Jan. 27 (Bloomberg) -- Czech brewer Pivovary Lobkowicz Group AS is planning Prague’s first initial public offering since 2011 to tap investors’ hunger for new stocks and expand in the nation with the world’s heartiest beer drinkers.
Lobkowicz wants to raise as much as 1 billion koruna ($50 million) by selling about 40 percent of its shares in the second quarter after potential investors showed “great” interest, Chief Executive Officer Zdenek Radil said in a Jan. 23 interview at Bloomberg’s Prague newsroom. The company wants to join the country’s benchmark PX equity index, he said.
The offering would mitigate a five-year plunge in turnover at the Prague Stock Exchange as the Czech economy recovers from its longest recession on record. The number of equities on the bourse has dropped to 26 from 65 a decade ago, and three of the 10 most-traded stocks are cross-listings of companies based in other markets, according to data on the bourse’s website.
“There’s a shortage of actively traded stocks in the Czech Republic and no IPOs, creating surplus liquidity that wants to be invested,” Radil said. “All institutional investors we’ve met have told us it’s great we’re doing this in Prague because they have a lot of clients who want to buy a new Czech stock.”
Trading in Prague is dominated by shares of banks and energy companies, with no brewer currently listed. The bourse cross-listed Stock Spirits Group Plc three months ago after the Czech liquor producer held an IPO in London. Its shares rose 1.5 percent to 95.55 koruna today in Prague.
“We are convinced that the Lobkowicz offering will incite demand from investors, given that it comes from a new sector that is currently not represented in the market,” bourse spokesman Jiri Kovarik said in an e-mail on Jan. 24.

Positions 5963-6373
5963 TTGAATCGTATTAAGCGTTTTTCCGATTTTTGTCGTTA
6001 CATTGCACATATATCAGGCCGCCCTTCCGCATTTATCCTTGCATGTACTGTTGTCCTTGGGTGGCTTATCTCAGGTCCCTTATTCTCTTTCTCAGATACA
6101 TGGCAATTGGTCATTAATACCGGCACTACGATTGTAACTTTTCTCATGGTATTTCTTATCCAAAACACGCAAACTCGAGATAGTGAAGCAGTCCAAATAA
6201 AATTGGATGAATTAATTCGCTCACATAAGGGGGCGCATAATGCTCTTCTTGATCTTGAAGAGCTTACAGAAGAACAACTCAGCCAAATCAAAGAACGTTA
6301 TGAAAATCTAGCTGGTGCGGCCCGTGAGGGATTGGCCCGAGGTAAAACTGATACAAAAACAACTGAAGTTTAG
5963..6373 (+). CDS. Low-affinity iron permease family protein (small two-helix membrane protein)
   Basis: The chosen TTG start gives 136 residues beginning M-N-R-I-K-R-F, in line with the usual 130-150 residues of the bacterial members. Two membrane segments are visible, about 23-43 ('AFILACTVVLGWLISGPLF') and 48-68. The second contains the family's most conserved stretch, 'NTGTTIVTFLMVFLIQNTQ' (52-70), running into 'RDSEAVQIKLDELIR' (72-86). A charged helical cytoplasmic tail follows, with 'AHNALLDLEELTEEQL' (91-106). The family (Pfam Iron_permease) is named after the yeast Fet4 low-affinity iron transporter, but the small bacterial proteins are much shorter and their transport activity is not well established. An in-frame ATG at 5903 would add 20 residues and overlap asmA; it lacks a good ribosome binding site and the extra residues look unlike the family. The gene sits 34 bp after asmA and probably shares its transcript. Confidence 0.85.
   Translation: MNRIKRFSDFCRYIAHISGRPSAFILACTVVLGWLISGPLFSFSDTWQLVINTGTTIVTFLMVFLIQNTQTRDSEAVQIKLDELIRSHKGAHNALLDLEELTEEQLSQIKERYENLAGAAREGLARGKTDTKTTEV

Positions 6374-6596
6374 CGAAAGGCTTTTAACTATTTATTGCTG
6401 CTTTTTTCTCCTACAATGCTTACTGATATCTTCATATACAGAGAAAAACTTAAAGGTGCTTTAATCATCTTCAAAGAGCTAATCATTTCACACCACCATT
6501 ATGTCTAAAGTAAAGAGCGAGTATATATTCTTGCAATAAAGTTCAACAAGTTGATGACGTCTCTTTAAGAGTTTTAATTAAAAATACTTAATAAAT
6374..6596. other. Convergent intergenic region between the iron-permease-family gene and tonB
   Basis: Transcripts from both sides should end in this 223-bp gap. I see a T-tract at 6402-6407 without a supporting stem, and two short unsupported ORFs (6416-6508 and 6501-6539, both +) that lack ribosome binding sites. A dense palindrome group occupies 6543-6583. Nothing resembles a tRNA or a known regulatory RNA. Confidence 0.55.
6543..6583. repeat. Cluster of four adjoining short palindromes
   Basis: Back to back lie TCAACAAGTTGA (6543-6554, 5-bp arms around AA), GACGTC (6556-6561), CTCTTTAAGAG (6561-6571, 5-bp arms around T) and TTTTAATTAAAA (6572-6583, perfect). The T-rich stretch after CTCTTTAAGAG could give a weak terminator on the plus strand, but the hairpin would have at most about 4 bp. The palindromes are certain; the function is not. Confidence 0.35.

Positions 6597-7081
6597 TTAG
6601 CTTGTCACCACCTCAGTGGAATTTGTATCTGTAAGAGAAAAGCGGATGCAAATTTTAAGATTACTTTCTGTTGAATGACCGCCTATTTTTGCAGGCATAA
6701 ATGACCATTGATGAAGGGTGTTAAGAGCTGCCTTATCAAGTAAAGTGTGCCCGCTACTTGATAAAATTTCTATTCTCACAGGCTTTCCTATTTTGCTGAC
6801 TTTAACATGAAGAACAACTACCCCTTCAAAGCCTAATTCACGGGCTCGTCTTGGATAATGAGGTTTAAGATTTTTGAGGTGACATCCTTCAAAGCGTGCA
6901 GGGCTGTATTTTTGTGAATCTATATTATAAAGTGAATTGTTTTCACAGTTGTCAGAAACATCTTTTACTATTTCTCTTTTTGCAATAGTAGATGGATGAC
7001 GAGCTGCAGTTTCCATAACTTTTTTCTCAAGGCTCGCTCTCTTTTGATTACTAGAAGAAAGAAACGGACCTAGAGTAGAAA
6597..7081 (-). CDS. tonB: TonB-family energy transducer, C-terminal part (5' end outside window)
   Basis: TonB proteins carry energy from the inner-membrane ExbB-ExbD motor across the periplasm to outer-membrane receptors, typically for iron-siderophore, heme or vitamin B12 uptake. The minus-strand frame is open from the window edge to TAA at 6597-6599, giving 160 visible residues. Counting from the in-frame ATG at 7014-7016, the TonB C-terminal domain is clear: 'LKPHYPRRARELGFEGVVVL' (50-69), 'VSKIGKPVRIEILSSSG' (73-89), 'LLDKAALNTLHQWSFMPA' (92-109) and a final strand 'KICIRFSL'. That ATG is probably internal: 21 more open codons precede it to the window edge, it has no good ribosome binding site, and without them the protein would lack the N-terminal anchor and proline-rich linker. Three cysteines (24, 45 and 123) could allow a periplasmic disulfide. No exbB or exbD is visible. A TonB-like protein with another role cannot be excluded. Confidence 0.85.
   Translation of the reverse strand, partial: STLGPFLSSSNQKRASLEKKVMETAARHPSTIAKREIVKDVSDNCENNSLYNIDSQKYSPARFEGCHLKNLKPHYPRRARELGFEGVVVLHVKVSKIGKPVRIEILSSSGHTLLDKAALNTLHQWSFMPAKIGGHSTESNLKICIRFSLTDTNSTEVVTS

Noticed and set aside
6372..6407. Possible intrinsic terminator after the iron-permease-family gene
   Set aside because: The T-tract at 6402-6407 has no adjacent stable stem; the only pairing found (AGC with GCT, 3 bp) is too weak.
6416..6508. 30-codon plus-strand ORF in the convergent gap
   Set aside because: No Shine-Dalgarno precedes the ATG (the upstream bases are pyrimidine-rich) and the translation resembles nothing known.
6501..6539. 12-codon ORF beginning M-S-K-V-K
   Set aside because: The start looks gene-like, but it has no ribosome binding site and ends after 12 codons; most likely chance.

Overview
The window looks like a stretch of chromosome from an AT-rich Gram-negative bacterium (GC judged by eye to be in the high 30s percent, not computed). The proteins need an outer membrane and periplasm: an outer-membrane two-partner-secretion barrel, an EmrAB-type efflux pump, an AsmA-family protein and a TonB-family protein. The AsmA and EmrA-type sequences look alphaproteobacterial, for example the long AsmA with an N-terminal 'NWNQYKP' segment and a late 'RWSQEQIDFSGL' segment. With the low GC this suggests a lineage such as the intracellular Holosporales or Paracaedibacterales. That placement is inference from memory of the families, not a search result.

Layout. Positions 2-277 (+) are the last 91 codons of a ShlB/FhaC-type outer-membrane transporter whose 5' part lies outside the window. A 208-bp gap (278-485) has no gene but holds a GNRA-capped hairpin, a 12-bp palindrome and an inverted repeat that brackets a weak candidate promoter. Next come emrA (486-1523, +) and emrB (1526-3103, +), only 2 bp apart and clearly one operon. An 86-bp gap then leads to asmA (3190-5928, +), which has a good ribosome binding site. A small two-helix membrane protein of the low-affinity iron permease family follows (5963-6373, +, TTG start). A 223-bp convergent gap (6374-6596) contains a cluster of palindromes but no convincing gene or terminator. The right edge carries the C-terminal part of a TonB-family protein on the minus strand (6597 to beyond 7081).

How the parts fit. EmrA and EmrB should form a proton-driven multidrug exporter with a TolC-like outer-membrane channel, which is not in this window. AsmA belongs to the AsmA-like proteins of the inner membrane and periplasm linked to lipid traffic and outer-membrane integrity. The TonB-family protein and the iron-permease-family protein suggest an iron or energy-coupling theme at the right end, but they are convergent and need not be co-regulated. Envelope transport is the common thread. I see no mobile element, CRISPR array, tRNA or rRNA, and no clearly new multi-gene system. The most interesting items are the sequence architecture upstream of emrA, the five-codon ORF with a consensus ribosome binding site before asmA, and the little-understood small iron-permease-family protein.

Pivovary Lobkowicz owns seven local breweries with an annual output of 905,000 hectoliters in 2012, the last year compiled. It sells its beers mostly in the Czech Republic.
The company posted an Ebitda, or earnings before interests, taxes, depreciation and amortization, of 177 million koruna that year, up 48 percent from a year ago, as “higher margin” products like specialty beers boosted profitability.
“There’s a huge potential to win more establishments as clients for our cask lagers and speciality beers as we register a lot of demand for it,” said Radil. “The listing should also help to promote our brands and win loyal customers that can participate with us.”
The brewer expects its 2013 Ebitda to exceed 200 million koruna, under Czech reporting standards. Lobkowicz expects to prepare an IFRS prospectus for investors and start the IPO by the end of June, Radil said.
Indicative interest from institutional investors in the Czech Republic has been “great” so far and the company will consider a dual listing in Warsaw with Prague being the main market, Radil said.
Lobkowicz is controlled by entrepreneur Martin Burda, who has a 55 percent stake, and other three shareholders, Radil said. Burda, who will capitalize his loans for shares, will still have a controlling stake, while the free-float should be around 40 percent, Radil said.
The Czech brewers are trying to turn around declining consumption of traditional lagers by offering new products such as ales, stouts and porters.
Total beer production for the Czech Republic rose 1.4 percent in 2012, after years of consecutive declines, only because of higher demand for fruit-beer mixes, according to the data of the Czech Malt and Beer Association.
The Czech market is dominated by brands owned by SABMiller’s Plzensky Prazdroj AS, Moolson Coor’s Pivovary Staropramen AS and Heineken CR. Pivovary Lobkowicz is among the three largest Czech-owned breweries, together with Budejovicky Budvar and Pivovary Moravskoslezske.
The recent change of Czech beer drinking habits has also spurred the spread of small-sized craft breweries, or pub brewers, whose numbers jumped from virtually zero to about 200 over the past few years. Their total output represents only about 1 percent of the annual beer production in the country, industry experts say.